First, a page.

Picking Cherries or Lemons: A unified theory of cross-border mergers and acquisitions

Date

2017-06-08

Advisors

Journal Title

Journal ISSN

ISSN

Volume Title

Publisher

Wiley

Type

Article

Peer reviewed

Yes

Abstract

This paper provides a theoretical framework that enhances understanding of empirical evidence suggesting that international mergers and acquisitions, a key source of Foreign Direct Investment, seemingly target in-country firms that are at the extremes of the productivity spectrum – either high-productivity firms, so-called ‘cherries’, or low-productivity firms, the ‘lemons’. The framework demonstrates that foreign firms with intermediate inputs seek high-productivity domestic firms, while foreign firms with managerial expertise seek low-productivity domestic firms. We also show that because of the difference in available outside options, high-productivity domestic firms can demand a significantly higher portion of profits in the partnership than low-productivity domestic firms.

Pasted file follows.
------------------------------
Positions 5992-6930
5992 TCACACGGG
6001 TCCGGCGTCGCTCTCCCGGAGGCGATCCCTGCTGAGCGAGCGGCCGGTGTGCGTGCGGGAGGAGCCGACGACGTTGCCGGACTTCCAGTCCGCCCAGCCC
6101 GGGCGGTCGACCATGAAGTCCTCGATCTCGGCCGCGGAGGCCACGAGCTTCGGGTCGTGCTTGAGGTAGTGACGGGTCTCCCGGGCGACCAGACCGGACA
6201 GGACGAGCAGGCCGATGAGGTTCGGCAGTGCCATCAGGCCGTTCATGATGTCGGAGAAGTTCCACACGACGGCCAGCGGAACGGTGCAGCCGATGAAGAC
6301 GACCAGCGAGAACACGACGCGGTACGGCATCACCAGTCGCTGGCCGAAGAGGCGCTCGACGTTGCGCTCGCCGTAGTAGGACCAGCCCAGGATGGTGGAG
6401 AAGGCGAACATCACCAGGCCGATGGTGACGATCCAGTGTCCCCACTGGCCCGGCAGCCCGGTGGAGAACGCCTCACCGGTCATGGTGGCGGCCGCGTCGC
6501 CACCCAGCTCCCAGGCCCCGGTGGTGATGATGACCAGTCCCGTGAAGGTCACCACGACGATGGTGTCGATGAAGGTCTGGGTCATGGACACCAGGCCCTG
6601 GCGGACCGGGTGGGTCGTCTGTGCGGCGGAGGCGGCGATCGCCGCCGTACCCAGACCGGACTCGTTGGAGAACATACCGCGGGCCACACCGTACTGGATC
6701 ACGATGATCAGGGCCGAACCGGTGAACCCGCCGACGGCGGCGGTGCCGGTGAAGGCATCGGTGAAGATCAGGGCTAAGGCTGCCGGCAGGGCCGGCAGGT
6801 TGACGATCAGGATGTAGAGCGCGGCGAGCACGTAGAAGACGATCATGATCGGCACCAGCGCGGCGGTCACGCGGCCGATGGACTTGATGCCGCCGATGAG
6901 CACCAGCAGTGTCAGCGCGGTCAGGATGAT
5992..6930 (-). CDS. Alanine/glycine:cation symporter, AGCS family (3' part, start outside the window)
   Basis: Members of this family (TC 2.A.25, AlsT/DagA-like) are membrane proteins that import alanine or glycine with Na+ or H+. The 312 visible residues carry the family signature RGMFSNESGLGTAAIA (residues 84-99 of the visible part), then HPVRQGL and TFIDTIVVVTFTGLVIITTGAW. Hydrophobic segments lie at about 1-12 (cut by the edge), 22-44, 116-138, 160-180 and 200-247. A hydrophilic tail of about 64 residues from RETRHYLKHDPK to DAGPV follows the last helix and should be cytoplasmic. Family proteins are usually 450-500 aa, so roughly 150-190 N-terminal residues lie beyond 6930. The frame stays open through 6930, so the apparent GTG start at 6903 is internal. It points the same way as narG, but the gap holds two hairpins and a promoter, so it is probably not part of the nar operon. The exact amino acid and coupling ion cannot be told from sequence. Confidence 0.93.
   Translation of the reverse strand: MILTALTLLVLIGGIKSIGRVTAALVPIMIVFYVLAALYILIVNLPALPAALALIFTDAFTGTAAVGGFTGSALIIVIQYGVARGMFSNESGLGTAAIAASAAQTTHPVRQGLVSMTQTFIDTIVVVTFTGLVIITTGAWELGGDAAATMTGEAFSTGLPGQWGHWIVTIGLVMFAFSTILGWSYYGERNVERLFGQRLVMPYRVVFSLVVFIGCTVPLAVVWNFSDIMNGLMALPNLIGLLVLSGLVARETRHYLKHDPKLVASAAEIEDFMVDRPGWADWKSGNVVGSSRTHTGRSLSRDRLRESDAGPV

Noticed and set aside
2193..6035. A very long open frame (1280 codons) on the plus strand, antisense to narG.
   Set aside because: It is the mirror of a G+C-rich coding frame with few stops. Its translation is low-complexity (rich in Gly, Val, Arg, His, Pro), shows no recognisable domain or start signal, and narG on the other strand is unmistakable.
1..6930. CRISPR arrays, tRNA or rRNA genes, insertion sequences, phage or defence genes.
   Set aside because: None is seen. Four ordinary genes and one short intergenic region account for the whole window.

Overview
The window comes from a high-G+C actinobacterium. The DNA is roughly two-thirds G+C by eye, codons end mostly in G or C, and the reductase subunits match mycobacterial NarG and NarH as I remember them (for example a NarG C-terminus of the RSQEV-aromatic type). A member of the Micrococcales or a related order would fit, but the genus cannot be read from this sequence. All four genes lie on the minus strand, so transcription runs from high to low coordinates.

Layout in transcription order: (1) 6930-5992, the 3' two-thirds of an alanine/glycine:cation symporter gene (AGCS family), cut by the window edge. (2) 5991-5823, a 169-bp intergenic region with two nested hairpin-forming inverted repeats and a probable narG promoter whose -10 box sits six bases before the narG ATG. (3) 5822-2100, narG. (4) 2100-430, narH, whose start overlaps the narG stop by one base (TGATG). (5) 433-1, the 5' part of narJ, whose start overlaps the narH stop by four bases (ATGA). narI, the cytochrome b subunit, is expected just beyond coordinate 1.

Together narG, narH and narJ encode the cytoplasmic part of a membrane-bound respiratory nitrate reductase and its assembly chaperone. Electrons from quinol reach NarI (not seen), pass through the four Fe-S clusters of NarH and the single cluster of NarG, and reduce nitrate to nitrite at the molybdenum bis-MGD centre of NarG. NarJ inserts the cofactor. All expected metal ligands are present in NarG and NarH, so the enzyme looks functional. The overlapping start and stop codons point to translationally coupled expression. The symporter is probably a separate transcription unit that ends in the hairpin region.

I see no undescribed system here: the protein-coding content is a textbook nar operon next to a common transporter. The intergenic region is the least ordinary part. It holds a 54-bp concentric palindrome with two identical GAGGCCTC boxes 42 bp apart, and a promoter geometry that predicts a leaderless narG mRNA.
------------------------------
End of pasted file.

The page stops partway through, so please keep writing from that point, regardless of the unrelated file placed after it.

Description

The file attached to this record is the author's final peer reviewed version. The Publisher's final version can be found by following the DOI link.

Keywords

FDI, Mergers and Acquisitions, Firm productivity

Citation

Luong, T.A. (2017) Picking Cherries or Lemons: A unified theory of cross-border mergers and acquisitions. The World Economy,

Rights

Research Institute

Institute for Applied Economics and Social Value (IAESV)